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Proportion of marriages ending in divorce

Over the last two decades families in Mexico have undergone rapid social changes. The proportion of marriages ending in divorce has risen for each cohort since data became available, this is independant of the recently approved express divorce law in the Federal District.

Express Divorce in Mexico

On October 2008 Mexico’s capital, the Federal District, approved a version of no-fault divorce locally known as “express divorce”. With the new law the requesting spouse no longer had to provide a cause to dissolve the marriage and the couple no longer had to live apart before filing for divorce. Furthermore, the process of determining child custody and alimony were now separate from the divorce trial. The Federal District has so far been the only federative entity in Mexico to adopt a less adversarial divorce system.

Homicides in Mexico 2010

Recently the Mexican government released to the public the final homicide data for 2010, and as you can see from the chart Mexico has suffered from a steep rise in homicides since 2008, and in 2010 reached the highest homicide rate in recent history.

Homicides in Mexico 2006-2009

Just today the Mexican government released to the public the mortality database for 2009, and as you can see from the chart Mexico has suffered from a steep rise in homicides from 2008 onward and very likely reached the highest violence rate in recent history last year. Since the Mexican government also recently made available a database of homicides presumably linked with the drug war we can divide homicides into those related to the drug war an those that are not:

Some problems with the Mexican mortality database

I’ve written before about how I couldn’t find the Acteal Massacre in the homicide database available at the INEGI. So I decided to check if the deaths that occurred as a consequence of the massacre were misclassified as other types of violent death,

Recent developments in the drug war (October 2010)

The Mexican government recently released data on all crime statistics from January 1997 to October 2010, as reported by the various police forces operating in Mexico. This information provides an unprecedented look at what has happened since the drug war began and allows for a frank assessment of the deterioration of security in Mexico.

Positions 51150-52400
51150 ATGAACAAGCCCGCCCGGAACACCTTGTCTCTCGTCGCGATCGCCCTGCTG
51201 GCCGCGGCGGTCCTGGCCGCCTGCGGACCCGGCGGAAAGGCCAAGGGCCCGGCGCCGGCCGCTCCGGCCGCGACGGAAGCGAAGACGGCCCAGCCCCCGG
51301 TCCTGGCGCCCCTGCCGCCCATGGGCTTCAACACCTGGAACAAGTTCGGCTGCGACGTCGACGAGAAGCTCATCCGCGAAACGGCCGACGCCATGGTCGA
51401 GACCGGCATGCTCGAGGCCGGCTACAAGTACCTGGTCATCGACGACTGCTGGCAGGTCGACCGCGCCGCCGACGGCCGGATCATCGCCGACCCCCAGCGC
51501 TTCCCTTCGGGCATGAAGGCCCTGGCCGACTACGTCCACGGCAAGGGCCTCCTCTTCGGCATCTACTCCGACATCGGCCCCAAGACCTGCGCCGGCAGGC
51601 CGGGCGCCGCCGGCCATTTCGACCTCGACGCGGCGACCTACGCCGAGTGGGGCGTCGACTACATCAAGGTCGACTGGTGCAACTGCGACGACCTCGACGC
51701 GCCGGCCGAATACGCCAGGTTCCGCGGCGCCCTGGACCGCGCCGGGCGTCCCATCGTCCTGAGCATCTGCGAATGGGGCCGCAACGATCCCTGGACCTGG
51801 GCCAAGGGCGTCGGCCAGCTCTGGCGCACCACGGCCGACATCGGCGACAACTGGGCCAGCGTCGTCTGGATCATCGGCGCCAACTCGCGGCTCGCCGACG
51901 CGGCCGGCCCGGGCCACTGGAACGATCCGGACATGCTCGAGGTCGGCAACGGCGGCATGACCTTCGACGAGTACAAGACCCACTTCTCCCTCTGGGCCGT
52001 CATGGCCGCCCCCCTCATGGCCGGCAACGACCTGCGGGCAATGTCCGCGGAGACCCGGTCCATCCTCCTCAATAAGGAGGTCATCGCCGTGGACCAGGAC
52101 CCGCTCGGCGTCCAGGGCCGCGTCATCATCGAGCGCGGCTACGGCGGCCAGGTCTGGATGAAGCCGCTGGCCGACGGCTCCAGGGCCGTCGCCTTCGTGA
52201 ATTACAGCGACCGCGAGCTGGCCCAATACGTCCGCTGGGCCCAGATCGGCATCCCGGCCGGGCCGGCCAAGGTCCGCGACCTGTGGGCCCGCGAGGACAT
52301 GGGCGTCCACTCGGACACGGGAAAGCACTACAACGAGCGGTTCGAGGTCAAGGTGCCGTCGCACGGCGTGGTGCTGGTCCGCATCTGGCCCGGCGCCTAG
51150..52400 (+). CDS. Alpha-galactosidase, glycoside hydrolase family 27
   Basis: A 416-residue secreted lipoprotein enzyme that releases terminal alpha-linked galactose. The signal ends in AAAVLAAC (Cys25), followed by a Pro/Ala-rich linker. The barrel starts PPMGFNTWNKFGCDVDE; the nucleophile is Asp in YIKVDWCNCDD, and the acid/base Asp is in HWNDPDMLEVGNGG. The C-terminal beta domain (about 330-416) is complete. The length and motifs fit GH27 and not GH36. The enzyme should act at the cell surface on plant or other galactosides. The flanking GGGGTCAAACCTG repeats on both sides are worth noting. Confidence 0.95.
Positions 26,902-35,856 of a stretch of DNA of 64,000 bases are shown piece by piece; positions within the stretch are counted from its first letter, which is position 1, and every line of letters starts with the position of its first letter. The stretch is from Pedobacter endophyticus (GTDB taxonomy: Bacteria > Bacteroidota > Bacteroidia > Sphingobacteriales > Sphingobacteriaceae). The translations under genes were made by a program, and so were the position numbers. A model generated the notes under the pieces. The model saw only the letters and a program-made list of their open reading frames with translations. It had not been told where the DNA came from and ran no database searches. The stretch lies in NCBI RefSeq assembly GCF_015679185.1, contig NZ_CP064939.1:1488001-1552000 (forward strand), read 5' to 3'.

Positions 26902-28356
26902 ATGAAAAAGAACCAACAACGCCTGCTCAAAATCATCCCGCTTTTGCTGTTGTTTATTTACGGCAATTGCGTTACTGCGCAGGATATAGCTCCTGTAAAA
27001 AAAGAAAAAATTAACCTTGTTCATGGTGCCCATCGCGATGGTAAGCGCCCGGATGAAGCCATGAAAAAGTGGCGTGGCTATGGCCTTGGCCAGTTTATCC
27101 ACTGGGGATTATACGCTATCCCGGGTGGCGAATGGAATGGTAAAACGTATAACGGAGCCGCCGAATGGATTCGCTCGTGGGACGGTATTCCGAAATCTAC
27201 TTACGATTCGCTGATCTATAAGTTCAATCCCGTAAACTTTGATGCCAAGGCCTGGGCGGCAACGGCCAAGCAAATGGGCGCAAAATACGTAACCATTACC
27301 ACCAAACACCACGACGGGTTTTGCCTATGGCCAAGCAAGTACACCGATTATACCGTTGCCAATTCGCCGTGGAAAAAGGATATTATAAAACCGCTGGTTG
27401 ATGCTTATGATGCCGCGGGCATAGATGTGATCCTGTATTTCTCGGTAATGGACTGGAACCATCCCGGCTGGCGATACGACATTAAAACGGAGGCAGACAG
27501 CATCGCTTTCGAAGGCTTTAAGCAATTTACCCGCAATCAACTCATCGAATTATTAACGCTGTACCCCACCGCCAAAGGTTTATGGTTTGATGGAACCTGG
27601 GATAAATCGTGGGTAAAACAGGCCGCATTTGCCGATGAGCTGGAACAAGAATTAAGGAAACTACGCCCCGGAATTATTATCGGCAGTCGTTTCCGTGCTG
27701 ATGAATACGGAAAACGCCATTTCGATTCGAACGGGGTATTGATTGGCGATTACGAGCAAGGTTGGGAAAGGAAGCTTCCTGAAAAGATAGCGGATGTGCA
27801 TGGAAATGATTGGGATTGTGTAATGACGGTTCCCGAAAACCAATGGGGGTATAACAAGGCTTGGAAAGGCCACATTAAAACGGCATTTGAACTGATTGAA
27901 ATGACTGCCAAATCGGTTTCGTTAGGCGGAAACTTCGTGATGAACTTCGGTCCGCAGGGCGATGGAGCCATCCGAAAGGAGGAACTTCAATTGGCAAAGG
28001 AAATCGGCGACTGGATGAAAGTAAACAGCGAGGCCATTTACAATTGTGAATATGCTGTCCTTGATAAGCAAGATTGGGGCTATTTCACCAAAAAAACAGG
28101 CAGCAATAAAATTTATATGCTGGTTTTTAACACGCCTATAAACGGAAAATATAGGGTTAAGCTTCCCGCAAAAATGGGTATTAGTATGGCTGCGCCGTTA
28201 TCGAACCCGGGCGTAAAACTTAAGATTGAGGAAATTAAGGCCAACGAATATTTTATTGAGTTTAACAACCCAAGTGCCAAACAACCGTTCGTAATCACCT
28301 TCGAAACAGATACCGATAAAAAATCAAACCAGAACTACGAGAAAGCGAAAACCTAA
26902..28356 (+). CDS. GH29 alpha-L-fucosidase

Mapping drug war related homicides in 2010

There have been some very good visualizations of the Wikileaks data so I decided to create one of the drug war in Mexico

The dead of Juarez

Ciudad Juárez became the most violent city in Mexico as a consequence of the vicious war between the Juárez Cartel and the Sinaloa Cartel. So far more than 6,500 people have been murdered in this city since the war started. With the Juárez Cartel significantly weakened, 2010 is set to be the most violent year yet…

Here are some statistics of the dead of Juárez:

The 2009 homicide data for Chihuahua has been updated

How the expiration of the assault weapon ban affected Mexico

There has been a lot of attention paid to the role of US guns exacerbating the violence in Mexico. The assault-weapon ban expired on September 14, 2004, but with the recent spiraling of violence in Mexico the ban has attracted renewed attention. Just recently the Mexican President stood before the American Congress and blamed the assault weapon ban for the rising violence in Mexico, seemingly without proof. This post will try to clarify some of the issues surrounding the controversy.

I think it would be fair to say that the conventional wisdom by scholars who have studied the ban would be the one Christopher Koper, Daniel Woods and Jeffrey Roth stated: “We cannot clearly credit the ban with any of the nation’s recent drop in gun violence.” In other words, the assault weapon ban had no significant effect—at least where the United States is concerned. And as far as I know there are no studies of the effect of the ban expiration on Mexico.

As is well known, gun control is politically charged issue, not only in the United States, but also in Mexico. For example, after two students died in a shootout between the army and cartel gunmen, the rector of what is arguably Mexico’s best university stated:

For me [Rangel Sostmann] the solution is that Mexico and the United States must change their policies. And the policy right now is for the United States to send the money and weapons, and Mexico puts the dead and the drugs. And that ultimately is not going to work, it’s not a question of driving the Army out, the problem is that you have to change the policies, in this case the United States policy.
—Rangel Sostmann, ITESM Campus Rector
Later an investigation by the National Human Rights Commission concluded that the army had used excessive force, impeded the investigation, planted weapons on the students, possibly tortured them for several minutes, and then shot them at point blank range. The day after the report was released, the ITESM bestowed upon the Secretary of Defense the “AdHonorem” award, given to persons whose works have contributed in an outstanding manner to the “the fight against injustice.” As you can see gun control has become extremely politicized, to say the least.

With politics hopefully out of the way, let’s look at the homicide data with a seasonal decomposition by loess:
As you can see from the charts there was an increase in the number of homicides and homicides with firearm that coincided with the expiration. The big drop at the start of 2007 was due to the military operations in Michoacan and Acapulco, and also to a temporary drop in the homicide rate of Mexico City (which had nothing to do with the drug war).

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Disclaimer: This website is not affiliated with any of the organizations or institutions to which Diego Valle-Jones belongs. All opinions are my own.

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